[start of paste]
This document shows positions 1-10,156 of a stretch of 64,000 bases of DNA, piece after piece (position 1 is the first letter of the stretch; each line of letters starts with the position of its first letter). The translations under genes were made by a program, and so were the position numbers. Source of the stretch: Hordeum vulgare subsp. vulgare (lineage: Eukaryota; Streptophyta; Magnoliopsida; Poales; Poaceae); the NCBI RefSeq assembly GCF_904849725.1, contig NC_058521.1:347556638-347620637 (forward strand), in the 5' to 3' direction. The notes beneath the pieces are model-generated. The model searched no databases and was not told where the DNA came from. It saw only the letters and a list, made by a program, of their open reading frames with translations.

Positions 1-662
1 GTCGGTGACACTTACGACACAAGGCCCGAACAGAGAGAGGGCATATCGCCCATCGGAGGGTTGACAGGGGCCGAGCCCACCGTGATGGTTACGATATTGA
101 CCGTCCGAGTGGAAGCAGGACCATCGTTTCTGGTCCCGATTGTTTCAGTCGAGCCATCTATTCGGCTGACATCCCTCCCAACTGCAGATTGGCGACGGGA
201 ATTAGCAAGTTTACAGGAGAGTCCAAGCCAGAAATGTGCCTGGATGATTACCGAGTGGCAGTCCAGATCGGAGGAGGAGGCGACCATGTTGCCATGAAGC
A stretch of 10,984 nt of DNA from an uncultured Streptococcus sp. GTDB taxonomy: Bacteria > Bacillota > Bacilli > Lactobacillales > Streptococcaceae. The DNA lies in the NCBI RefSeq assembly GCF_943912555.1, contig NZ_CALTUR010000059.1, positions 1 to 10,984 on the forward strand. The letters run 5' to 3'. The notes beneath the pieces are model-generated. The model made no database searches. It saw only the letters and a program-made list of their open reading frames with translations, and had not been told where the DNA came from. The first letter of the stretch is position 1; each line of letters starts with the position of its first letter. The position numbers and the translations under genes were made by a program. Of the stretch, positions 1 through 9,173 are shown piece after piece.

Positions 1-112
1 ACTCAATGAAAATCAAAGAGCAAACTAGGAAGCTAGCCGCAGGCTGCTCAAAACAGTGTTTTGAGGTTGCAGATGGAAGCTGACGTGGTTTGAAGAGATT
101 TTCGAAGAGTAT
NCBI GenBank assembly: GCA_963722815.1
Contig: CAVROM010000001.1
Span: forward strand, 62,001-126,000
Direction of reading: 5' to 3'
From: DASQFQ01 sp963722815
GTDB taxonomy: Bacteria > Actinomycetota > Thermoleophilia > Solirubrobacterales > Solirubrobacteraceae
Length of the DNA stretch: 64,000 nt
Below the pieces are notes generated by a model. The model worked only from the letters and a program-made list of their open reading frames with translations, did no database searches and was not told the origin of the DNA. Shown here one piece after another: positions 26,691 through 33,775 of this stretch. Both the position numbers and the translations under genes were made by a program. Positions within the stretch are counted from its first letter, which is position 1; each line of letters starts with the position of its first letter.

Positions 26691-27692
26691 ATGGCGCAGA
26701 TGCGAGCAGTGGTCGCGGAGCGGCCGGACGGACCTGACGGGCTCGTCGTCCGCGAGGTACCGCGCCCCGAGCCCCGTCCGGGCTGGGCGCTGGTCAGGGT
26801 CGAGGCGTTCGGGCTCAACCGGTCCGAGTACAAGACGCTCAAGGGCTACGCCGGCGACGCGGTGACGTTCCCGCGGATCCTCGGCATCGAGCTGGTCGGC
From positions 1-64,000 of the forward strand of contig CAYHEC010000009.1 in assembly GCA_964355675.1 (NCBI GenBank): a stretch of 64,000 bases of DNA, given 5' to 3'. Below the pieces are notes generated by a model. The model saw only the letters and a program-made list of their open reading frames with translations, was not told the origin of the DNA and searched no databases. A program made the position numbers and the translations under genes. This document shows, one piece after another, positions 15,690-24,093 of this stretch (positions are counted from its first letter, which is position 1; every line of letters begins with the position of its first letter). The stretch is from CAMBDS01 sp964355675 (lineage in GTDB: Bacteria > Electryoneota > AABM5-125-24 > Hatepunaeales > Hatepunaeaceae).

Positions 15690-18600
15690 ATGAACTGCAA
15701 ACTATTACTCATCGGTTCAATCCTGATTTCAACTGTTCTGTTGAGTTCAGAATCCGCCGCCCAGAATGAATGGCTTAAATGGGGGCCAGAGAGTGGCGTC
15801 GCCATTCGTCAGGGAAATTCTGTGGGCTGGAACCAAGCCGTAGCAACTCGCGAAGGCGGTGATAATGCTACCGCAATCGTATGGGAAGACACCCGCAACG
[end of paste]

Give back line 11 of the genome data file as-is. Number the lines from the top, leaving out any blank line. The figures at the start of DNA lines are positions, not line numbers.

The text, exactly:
Contig: CAVROM010000001.1